Generation B for Blame: Waiting on the World to Change
A Millennial friend of mine whose empathetic perspective I admire and never tire of recently posted this:
“Hi, millennials! We don’t like being judged and having older generations throwing their crap at us. So idea: Let’s not do that to future younger generations. Break the cycle. Next idea: Stop blaming older generations for our current problems. Yeah, maybe they messed things up, but hey we’re gonna mess stuff up, too. And I know I certainly don’t want to be judged and blamed by future generations for the election of that monster we call Trump. Because you know that very well could be our legacy, right? RIGHT?”
As an (older) dad of a Gen Z eleven-year-old girl, having essentially skipped a generation, (god, I hope that “Z” classification doesn’t mean she’ll be the last generation on the planet!) I feel generational blame rather keenly. And so I offer my perspective to that of my friend, and for her friends.
Blames the one before,
And all of their frustrations
Come beating on your door.
-Mike & the Mechanics
Those that came of age in the 60’s and 70’s are the worst critics of those who came of age in the 00’s and 10’s, but their reasons may surprise you.
The ’60/’70 Gen, the children of the post-WWII generation were the “hippies and radicals” that would ruin society. Judged more by the length of their hair and their music than their race or economic background, they were not just criticized by their elder generation, they were reviled and even hated–blamed for the destruction of all that they and their parents worked for. It was far more than disapproval, it was war. And it was ugly. And think of the WWII Generation, they literally just saved the world and now these damn kids are going to ruin it!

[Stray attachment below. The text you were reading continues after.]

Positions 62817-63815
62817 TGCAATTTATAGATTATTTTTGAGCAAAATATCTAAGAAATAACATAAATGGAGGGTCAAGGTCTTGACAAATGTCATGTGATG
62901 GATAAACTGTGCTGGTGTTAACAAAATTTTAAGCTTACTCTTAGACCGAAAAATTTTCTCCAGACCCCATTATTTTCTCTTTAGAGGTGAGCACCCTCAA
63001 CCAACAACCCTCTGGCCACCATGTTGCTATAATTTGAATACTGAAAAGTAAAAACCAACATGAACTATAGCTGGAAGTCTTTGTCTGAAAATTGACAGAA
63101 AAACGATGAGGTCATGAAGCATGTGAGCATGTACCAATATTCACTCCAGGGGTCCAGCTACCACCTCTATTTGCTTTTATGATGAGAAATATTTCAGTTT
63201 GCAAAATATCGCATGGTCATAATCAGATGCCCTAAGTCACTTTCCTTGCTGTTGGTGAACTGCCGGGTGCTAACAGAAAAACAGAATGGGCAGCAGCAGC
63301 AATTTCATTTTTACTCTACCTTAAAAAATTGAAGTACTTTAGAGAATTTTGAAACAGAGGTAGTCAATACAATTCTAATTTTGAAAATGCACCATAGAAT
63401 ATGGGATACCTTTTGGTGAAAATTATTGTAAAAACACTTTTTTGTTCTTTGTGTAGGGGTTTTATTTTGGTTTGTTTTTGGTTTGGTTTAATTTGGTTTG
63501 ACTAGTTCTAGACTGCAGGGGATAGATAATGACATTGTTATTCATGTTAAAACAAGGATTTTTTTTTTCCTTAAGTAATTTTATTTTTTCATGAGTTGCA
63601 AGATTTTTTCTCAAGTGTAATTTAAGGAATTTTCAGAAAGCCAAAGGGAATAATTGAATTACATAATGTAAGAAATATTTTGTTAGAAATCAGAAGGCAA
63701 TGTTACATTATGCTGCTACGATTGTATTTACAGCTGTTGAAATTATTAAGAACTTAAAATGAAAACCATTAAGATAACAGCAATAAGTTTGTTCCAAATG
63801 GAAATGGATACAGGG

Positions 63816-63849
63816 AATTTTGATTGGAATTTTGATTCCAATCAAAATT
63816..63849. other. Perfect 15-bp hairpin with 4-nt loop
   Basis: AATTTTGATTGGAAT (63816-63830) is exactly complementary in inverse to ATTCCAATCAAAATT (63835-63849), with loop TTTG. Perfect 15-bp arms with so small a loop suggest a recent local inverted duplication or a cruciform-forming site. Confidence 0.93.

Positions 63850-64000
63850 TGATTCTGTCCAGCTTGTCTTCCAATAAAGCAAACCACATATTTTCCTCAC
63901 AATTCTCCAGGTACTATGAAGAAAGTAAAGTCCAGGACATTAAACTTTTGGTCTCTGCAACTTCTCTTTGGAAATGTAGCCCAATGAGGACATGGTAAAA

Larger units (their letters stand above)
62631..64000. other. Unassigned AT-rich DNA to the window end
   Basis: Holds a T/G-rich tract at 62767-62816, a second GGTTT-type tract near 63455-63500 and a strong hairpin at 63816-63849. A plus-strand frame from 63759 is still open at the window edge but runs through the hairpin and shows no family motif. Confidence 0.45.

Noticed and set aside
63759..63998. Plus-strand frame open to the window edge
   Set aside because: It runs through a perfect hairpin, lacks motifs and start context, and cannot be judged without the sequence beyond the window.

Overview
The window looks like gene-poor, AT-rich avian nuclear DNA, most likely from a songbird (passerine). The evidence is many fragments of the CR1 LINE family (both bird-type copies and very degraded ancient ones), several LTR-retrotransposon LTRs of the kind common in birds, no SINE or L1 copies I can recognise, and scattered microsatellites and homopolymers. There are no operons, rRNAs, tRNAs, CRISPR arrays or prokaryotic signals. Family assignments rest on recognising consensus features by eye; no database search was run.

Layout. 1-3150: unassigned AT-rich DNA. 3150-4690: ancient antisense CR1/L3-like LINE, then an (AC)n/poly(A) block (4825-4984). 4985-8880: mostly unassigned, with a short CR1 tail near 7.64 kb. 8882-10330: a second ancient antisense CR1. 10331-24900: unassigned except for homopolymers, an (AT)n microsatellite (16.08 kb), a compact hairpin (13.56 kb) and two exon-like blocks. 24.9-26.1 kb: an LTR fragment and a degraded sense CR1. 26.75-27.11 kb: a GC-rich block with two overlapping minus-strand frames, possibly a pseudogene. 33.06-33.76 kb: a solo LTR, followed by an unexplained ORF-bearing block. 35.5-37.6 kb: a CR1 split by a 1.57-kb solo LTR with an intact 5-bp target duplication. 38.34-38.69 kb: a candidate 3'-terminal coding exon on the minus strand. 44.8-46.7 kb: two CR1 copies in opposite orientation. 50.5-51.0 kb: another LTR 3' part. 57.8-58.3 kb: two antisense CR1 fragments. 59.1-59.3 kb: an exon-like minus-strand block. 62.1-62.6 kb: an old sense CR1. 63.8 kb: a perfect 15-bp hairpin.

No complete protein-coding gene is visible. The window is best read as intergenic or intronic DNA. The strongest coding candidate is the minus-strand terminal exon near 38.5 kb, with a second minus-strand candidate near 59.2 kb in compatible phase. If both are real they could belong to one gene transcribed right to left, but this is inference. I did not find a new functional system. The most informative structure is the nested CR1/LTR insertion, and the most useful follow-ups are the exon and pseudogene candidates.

Trump is most compared now to Nixon and for good reason. For Gen ’60/’70, they killed Kennedy (their Obama) and gave them Nixon. The parallels from then to now are truly astounding, and it looks for all the world that we haven’t gone anywhere.
Gen ’60/’70 fought, rebelled, and even died for their convictions for a free society and for open loving. They accomplished quite a lot (more than they give themselves credit for), but not all.
They imagined a future for their children; a bright, caring, peaceful, (hairy) and loving future. Those children are Gen ’00/’10, our Millennials. I want you to know that you, my millennial friends, are their golden children. The special ones who would live the beautiful lives that they dreamed for you. (Unfortunately, they told you that a little too often.)
When they blame you, it’s not because they see you as failures, it’s because they saw you as their hope, one they blithely embraced and never stopped to doubt. They look at you and say, “Why aren’t you living that life we wanted for you, what’s wrong with you?!”
You can’t be blamed for the life you have any more than they can be blamed for reaching too high for you. The world is a tough place.
When your elders criticize you, [minus the perennial assholes of every generation] it is not the criticism of hate and derision that they once endured. No, and you must realize this; it is the criticism reserved for those we love and cherish and want the best for. It isn’t right, but it’s human.
At the bottom of their anger and disappointment, is the fear that THEY have failed YOU.
Maybe the world still has Trumps and Nixons, maybe we still hate and kill each other. But, what I wish I could tell your critical elders is that they did NOT fail their golden children. Boomers, though they didn’t inherit the perfect world you promised to bring them, you did bring to the earth and rear a generation who believe in equality, who value peace, and who trust in love, just the way you hoped they would. You persevered, and so will they. Ease up.
I also harbor a hope that you, millennials, can reconsider your pre-contempt and distrust of your elders, who like you, took a naive shot at utopia and missed. You are SO MUCH more alike than not. I wish you could see yourselves from my eyes. Anyone who is really paying attention knows, you already have what is most important.
And when the time comes, take my friend’s advice and cut the Gen Z a break.